Matthew Cameron reminisces about hunting ‘the real Australia’ over two decades
Sometimes we come across issues in life that have a permanent effect on our lifestyle, although it may not be evident at the time. The year was 1980, when me and a mate were looking for an Outback property to shoot on, so nothing unusual about that.
We pooled our resources and success came when I remembered that a friend of my father came from an Outback area. Did he still have any contacts there? The result was a couple of names associated with large estates.
Travelling to such places 40 years ago was not to be taken lightly. The hard-topped roads disappeared just over the border and weather was a continual consideration, as an inch of rain could stop you for literally weeks. We plotted and planned and eventually came up with an idea. Two vehicles with trailers, as we had to be totally self-sufficient.
Firearms wise, there were several .22 Long Rifles. Personally, I had a Midland bolt-action rifle in .243 Winchester which I had handloaded for. My mates had shotguns, the inevitable .22LR and if I remember correctly a .303 British. Another member borrowed a lever-action .243 Winchester from within his family.
It was a long full day trip and dark when we drove into the station yard. Introducing myself to the owner, I mentioned my father’s mate who had given us his details and that we were just looking for a place to shoot. Quickly we were given instructions as to where we could set up camp. It was the beginning of a 20-year association. We had the distinct impression that he was glad to have someone to attack the feral animals, mainly pigs. At the time we were just unaware of what the floating population was in terms of numbers.
We awoke the next morning in a different world. It was dry, dusty and basically flat. We worked hard that week and our pig tally was about half-a-dozen spread between the four of us. It was a large property and the variation was immense. The first item of interest was the vast tracts of lignum, hundreds of acres in area, so thick that only a match or a tank could penetrate. There were enormous plains that were inundated with thousands of kangaroos. Further out were sandhills while the sparse lignum contained untold hordes of rabbits. We ran out of .22LR ammunition long before the week was over. A short session with the spotlight showed up many foxes, so it was a shooter’s paradise.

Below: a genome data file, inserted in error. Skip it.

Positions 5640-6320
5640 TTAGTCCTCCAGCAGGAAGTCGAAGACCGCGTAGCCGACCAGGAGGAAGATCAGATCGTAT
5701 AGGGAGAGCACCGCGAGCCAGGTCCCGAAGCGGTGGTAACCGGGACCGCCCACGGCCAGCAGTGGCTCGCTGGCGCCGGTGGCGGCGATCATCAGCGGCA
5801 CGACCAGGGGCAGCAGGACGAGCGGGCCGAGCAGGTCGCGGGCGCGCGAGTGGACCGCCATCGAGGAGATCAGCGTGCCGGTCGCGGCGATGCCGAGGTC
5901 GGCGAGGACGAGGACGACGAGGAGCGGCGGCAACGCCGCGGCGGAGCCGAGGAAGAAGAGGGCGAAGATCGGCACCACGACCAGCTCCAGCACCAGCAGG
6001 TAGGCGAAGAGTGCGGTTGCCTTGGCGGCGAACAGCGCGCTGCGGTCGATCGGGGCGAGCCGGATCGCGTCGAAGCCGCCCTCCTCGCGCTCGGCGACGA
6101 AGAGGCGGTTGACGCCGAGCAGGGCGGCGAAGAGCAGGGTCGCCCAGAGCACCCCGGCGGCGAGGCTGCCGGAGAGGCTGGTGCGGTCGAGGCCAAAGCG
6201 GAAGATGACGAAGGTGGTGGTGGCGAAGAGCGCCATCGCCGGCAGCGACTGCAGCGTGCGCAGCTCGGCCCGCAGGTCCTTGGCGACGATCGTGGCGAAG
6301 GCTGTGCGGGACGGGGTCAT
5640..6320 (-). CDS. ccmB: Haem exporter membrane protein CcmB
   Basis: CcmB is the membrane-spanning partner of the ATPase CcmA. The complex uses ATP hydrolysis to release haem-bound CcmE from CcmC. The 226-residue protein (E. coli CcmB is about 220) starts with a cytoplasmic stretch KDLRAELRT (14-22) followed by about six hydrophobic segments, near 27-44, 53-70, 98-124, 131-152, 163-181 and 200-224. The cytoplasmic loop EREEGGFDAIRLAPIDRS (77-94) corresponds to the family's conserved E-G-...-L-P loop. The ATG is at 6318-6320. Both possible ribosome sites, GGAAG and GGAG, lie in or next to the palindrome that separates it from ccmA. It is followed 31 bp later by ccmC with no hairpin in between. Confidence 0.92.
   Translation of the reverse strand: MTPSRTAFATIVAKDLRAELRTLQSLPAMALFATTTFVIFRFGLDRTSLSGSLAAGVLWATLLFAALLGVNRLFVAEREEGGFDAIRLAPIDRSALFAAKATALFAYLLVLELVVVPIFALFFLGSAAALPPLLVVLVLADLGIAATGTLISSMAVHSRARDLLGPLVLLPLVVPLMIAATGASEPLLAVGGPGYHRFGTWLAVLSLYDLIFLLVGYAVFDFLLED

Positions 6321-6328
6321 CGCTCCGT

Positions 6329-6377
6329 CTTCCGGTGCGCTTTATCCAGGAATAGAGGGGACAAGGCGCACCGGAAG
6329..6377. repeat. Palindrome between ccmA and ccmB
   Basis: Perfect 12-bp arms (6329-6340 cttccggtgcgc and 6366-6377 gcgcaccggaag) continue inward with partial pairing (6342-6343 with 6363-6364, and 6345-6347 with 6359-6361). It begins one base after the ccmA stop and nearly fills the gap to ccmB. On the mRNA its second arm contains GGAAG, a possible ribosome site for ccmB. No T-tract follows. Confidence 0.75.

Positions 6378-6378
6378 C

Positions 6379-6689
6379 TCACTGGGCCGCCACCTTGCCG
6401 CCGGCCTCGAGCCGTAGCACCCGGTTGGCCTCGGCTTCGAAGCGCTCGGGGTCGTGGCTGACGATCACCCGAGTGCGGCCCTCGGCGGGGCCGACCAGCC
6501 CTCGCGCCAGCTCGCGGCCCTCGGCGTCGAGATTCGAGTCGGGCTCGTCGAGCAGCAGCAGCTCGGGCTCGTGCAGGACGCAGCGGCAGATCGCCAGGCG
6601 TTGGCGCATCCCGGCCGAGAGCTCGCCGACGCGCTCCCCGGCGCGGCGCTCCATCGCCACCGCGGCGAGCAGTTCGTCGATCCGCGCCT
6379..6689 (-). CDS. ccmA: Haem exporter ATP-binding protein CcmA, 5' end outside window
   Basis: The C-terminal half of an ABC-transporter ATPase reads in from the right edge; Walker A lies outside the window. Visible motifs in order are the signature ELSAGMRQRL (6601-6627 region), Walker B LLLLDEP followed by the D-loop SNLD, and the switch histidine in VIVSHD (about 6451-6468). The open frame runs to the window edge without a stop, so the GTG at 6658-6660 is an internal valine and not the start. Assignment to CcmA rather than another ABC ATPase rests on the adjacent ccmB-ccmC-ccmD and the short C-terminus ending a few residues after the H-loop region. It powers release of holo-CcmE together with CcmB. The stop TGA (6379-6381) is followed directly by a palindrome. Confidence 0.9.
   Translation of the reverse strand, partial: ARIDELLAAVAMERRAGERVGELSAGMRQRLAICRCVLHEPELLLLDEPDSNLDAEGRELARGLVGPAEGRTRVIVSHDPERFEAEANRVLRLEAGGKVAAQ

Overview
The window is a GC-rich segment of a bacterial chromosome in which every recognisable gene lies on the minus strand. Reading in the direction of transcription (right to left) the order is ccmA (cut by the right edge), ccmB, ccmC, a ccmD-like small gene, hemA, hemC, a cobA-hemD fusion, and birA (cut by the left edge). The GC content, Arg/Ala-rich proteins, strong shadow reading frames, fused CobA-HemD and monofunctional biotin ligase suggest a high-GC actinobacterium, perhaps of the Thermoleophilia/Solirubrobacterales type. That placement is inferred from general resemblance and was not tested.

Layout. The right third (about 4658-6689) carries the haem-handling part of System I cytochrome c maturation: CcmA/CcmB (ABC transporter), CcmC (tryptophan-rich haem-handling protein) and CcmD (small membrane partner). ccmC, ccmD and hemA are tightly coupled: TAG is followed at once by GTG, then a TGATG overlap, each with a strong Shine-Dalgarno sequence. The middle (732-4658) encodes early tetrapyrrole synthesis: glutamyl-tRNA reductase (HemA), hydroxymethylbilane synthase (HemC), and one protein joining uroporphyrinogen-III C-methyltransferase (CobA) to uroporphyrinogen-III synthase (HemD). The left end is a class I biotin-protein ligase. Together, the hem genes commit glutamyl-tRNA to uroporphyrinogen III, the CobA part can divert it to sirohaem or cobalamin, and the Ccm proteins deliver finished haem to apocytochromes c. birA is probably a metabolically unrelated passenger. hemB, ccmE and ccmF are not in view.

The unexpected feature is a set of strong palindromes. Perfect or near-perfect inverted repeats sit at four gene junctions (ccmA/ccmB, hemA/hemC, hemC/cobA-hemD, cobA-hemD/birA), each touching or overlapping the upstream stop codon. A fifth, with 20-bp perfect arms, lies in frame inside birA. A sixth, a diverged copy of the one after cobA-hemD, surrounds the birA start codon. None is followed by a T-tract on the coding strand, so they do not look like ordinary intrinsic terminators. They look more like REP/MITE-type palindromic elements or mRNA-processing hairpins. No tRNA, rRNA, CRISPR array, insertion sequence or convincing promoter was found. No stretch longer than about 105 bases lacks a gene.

We explored every day and, on each occasion, we discovered something new. There were isolated dams scattered throughout the property, another haven for pigs in the late afternoon. We talked a lot on the trip home about what we were lucky to find. The first lesson was that pigs can carry lead, depending on just where they were hit, sometimes considerable amounts. The first item was to upgrade the firearm calibres. In my case we commenced a long love affair with the .270 Winchester cartridge, which was and still is a good pig round.
Subsequent trips increased the pig tally. Usually for a week it was not difficult to eliminate at least 50 of them. Sitting on any one of the many isolated dams from late in the afternoon became a favourite pastime and continued until after dark.
Most nights were spent spotlighting along the station tracks, the man with a self-loading .22 rifle was paired with something heavier on the back of the truck, usually a .243 Winchester or a .303-25 for the foxes we came across.
On one trip in the mid-1980s a mate took 40 foxes in a week, spotlighting with his .303-25. Oddly enough over the 20 years we shot there, the number of pigs in the light at night was minimal while spotlighting. Off the dams it was another matter entirely, as in the hotter months they just had to have water and kept coming back.
When it was cool enough, we walked the swamps, both wet and dry, for pigs. Again, in the cooler months I became fascinated with shooting the untold numbers of rabbits at long range, initially with the .243 Winchester which was quickly followed by a .22-250 Remington. There were so many targets it was necessary to limit your rate of fire to keep the barrel temperature in reasonable limits.